Performance pay is so twentieth century!

New Zealand Post Primary Teachers' Association / Te Wehengarua (PPTA) President Robin Duff looks at the simplistic and outdated twentieth century call for performance pay.

Performance pay and the "silly things some people say" - developing public policy based on an online poll

Abraham Lincoln must have been anticipating the New Zealand Herald campaign for performance pay for teachers when he said: "If all the people say a silly thing, it's still a silly thing."

The Herald imagines it has some evidence and moral authority behind its campaign for performance pay for teachers because it received majority support for an online poll which asked respondents if they supported it.

I have a few questions about that myself, starting with: when did New Zealanders relinquish the idea of public policy based on informed debate in favour of becoming what David Lange called "poll-driven fruitcakes"?

Start from an Informed position and ask informed questions

There are other questions that come to mind. How much human resource expertise did the anonymous respondents have? How many of them were familiar with the range of rewards and sanctions in the current teacher employment agreements? Had any of them bothered to review the range of international research about the complete failure of performance pay systems to lift educational performance anywhere? Do they think performance pay has been successful in the global financial community? And finally, what would the results have been if the question had said, instead, "do you think it is good idea to keep underperforming teachers in the classroom but pay them less"?

If the answer to that question is "yes" then how far should we extend that principle? We can introduce performance pay for airline pilots and surgeons but who would want to fly with the pilot who is paid the least or receive medical treatment from the surgeon who is the worst-paid, least supported and (probably) most demotivated?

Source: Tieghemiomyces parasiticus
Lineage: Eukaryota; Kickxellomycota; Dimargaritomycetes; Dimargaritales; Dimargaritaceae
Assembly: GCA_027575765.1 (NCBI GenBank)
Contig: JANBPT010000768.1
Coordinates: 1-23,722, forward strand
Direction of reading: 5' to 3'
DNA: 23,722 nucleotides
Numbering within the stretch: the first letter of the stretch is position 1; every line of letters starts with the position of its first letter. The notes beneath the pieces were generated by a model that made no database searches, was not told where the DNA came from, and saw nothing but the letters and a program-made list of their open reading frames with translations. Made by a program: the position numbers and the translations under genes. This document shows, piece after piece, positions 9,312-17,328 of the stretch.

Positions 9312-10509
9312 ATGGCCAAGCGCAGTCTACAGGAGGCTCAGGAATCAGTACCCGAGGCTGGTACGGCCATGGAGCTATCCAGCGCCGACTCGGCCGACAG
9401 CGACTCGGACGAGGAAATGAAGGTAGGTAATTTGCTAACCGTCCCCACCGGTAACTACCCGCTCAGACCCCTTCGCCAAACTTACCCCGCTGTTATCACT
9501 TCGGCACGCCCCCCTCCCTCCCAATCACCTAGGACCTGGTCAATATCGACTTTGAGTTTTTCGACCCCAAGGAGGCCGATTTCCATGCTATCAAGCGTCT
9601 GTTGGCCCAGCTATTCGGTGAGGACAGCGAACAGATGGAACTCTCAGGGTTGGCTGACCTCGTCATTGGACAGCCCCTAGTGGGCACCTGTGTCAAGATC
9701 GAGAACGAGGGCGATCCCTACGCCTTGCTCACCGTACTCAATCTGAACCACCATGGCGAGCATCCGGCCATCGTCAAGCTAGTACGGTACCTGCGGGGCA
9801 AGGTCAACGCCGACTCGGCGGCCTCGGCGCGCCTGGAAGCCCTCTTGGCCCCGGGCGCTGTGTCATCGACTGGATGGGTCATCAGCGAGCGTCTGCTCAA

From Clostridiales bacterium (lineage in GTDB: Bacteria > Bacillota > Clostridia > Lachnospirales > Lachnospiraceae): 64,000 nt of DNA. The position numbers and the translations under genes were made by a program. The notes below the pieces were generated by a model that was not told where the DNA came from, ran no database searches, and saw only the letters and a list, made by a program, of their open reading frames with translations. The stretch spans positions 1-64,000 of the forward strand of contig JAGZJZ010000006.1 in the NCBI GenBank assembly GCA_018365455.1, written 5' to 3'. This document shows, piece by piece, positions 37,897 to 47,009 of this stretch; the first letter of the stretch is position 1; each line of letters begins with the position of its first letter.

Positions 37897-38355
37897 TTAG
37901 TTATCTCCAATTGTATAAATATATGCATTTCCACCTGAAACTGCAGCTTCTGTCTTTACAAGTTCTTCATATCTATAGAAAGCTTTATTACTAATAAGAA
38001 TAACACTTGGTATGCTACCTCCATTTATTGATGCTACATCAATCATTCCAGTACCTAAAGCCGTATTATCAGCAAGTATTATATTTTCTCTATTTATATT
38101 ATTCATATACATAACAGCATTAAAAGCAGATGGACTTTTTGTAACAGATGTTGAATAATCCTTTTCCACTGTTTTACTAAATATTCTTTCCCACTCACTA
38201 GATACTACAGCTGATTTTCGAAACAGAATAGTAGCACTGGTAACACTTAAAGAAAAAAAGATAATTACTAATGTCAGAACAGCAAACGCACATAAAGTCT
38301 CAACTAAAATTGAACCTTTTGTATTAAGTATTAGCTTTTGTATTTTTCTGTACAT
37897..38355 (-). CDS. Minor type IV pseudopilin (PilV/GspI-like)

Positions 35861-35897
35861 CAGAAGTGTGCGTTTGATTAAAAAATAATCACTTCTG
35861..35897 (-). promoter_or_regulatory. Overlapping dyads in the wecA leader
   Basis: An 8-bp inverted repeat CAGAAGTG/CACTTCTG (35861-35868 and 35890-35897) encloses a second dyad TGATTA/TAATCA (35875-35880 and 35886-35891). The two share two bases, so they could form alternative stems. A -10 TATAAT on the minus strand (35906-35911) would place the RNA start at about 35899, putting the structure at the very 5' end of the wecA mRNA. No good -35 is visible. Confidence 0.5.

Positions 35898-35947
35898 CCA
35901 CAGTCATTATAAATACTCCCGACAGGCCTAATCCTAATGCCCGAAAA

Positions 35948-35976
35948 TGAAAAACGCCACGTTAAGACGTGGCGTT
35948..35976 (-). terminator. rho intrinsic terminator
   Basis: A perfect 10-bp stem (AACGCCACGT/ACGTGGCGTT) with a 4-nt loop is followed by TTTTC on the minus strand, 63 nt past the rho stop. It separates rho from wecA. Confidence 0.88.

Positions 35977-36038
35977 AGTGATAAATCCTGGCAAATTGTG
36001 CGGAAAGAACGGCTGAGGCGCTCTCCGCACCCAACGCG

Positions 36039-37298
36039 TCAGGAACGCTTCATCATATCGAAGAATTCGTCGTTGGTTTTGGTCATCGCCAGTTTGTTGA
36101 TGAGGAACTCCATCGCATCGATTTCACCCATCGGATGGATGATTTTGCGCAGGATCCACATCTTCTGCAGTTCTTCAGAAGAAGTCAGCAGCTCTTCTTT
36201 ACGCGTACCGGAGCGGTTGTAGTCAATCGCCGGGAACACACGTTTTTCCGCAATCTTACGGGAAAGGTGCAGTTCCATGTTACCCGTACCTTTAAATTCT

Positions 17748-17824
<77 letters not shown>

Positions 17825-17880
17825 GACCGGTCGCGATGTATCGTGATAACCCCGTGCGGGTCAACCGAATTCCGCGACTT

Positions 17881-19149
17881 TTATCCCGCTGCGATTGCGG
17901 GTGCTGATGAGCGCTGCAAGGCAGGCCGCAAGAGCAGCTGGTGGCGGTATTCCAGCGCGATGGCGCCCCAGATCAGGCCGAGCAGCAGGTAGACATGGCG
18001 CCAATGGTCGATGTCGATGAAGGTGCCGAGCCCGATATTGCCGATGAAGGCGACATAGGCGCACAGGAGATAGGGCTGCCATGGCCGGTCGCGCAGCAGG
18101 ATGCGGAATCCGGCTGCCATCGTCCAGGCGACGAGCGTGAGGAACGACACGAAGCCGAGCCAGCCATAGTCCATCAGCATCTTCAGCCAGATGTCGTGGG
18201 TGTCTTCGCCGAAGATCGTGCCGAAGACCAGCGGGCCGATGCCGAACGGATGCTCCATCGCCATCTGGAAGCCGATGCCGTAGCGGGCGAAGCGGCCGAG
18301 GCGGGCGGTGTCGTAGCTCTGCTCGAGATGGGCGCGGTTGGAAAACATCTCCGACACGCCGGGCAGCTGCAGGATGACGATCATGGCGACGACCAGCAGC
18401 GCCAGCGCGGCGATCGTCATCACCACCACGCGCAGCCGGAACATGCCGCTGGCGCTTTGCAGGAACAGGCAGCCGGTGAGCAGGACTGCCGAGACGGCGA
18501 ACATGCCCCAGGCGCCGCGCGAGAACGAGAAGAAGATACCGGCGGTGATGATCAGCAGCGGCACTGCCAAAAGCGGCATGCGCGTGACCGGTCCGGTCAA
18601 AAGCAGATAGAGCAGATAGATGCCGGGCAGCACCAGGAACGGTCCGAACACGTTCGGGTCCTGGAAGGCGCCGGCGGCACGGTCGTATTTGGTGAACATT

Professional careers have mandated requirements to enter, and continue practicing within, the profession

The difficulty with simplistic calls for performance pay is that they don't recognise that in some fields, public safety demands a black and white test "• either the professionals meet the test or they don't. That is why all these careers have mandated requirements:
first "• selected entry into the pre-service academic programme;
second "• selection into the profession through registration and;
third "• ongoing performance management through registration and attestation.

There is a further check on performance in that jobs are competitively applied for and appointed on merit.

Ill informed obsession with performance pay as a tool for motivating and improving professional practice

Given the range and number of points in a teacher's career where selective decisions are made, it is puzzling as to why the commentariat is so obsessed with performance pay. Perhaps it reflects an unfortunate tendency amongst some sorry individuals to derive satisfaction from apportioning blame and meting out punishment. Alternatively, it may be plain ignorance.

There is no helping the status anxiety of those in the former category but for the latter there is plenty of evidence including, most recently, from the Harvard Business Review, that performance pay needs to be dumped because it lacks precision, is open to manipulation by both parties, distracts employees from more important goals and undermines intrinsic motivation. Importantly, it also notes that it is not cost effective and that there are better and cheaper ways to motivate employees.

What's not to like about that for a government committed to reducing costs in the state sector?

Viewpoint published in the May 2012 issue of PPTA News
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